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The Conversion of Urban Vacant Land: The Case of Fort Worth, Texas
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Vacant land in inner cities and outside of urban areas have become a critical issue in every country across the globe. In the United States, the ratio of vacant land in inner city areas has increased, and it brings many negative impacts. Despite population and economic growth, the amount of vacant land is much higher in growing cities than in shrinking cities; despite the population and economic growth. However, well-maintained and protected vacant lands are often viewed as significant assets that can improve the quality of life. To address this issue, this study presents historical vacant land patterns and the influential factors that have a significant relationship with converting vacant land from non-vacant land in the city of Fort Worth, Texas. Fort Worth is one of the fastest growing cities in the United States. The population and economy are growing, and the physical land area is increasing due to annexation. From this viewpoint, this research analyzes the conversion of vacant land in a growing city. To effectively conduct an analysis of transformed vacant lands, this study defines the transformation of land that is changed from vacant to non-vacant. This research explores the causes and effects of vacant land and then selects exploratory variables that can explain the conversion of vacant land. As well, through a descriptive spatial analysis, vacant land patterns are identified using a Geographic Information System (GIS). Subsequently, a discrete-time hazard model (STATA) are used for the most comprehensive analysis of the conversion of vacant land. This research suggests how determining the factors contributing to vacancy would help cities, especially the vacancies and inner urban area vacancies of growing cities. This study demonstrated that over time, vacant and abandoned properties were concentrated in the core city area. The conversion of non-vacant land to vacant is caused by a major non-white population, high-land-value, a further the distance from the CBD, and small parcel size in the inner city area of a growing city. This research also found that the built environment and annexation are the principal causes of increases in vacant land, rather than socioeconomic status.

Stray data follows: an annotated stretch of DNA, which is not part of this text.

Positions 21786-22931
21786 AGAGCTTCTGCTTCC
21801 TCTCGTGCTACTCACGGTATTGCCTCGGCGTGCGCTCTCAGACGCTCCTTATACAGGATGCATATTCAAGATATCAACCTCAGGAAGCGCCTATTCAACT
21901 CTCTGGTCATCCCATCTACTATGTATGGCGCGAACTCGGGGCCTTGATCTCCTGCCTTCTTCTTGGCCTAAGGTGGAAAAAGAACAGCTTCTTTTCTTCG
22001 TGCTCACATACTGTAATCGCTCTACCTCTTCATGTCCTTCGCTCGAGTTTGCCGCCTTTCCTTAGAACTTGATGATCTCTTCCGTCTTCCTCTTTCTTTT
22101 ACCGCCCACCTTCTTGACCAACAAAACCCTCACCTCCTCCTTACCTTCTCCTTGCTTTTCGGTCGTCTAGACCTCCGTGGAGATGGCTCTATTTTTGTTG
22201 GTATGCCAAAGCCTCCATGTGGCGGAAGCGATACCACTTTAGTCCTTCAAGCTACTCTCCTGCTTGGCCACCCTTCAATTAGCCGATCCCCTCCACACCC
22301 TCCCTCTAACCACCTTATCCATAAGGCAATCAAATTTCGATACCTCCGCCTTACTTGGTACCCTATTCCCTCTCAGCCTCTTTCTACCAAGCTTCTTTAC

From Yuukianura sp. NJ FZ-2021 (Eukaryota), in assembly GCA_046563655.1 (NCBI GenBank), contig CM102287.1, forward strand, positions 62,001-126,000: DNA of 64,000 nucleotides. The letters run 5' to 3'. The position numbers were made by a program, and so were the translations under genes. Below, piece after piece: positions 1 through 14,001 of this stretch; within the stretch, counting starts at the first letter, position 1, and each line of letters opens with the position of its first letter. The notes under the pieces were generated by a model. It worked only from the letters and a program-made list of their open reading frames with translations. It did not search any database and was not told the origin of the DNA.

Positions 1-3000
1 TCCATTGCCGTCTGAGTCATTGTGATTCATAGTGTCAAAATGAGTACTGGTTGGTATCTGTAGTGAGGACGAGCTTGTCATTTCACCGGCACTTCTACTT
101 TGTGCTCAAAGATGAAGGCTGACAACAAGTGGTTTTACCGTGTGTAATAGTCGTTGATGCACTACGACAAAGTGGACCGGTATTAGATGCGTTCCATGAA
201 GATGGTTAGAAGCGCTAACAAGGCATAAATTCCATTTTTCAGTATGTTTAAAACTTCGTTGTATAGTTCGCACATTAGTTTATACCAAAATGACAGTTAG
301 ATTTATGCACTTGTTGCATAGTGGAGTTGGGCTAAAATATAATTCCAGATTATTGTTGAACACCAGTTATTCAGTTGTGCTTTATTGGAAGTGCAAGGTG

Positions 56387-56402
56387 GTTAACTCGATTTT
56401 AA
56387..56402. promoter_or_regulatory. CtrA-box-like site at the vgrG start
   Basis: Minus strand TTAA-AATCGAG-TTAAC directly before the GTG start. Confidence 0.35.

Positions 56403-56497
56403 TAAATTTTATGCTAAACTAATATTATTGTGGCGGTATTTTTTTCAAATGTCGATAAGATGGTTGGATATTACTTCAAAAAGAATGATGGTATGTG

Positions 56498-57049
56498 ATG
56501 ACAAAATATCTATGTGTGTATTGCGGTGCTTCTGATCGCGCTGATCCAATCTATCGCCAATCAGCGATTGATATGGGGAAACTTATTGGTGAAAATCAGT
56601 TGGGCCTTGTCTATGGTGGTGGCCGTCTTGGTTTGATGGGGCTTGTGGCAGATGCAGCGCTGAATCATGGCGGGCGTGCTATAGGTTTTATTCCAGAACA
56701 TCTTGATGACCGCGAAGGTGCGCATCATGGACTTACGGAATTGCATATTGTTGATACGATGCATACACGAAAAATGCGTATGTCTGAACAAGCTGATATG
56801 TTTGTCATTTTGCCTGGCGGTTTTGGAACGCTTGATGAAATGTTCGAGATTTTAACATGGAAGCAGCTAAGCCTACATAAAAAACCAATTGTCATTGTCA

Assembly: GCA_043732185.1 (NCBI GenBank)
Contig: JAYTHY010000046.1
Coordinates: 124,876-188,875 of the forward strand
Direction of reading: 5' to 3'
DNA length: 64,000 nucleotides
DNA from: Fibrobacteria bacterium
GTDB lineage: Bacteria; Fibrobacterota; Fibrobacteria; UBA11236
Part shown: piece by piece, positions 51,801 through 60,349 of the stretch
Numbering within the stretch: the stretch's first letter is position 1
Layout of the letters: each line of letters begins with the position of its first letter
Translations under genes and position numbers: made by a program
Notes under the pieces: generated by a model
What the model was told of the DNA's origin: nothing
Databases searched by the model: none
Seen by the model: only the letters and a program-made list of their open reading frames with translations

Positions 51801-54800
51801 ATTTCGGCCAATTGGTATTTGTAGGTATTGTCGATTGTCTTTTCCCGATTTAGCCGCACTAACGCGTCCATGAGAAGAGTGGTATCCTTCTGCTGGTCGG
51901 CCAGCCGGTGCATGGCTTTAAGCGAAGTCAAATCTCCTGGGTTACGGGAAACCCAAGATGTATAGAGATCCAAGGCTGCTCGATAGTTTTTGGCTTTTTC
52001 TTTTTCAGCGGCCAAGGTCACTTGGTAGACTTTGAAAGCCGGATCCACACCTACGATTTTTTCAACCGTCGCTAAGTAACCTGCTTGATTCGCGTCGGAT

Subjectvacant land conversion
discrete-time hazard analysis
Fort Worth, TX
Kim, Bo Ah (2016). The Conversion of Urban Vacant Land: The Case of Fort Worth, Texas. Doctoral dissertation, Texas A & M University. Available electronically from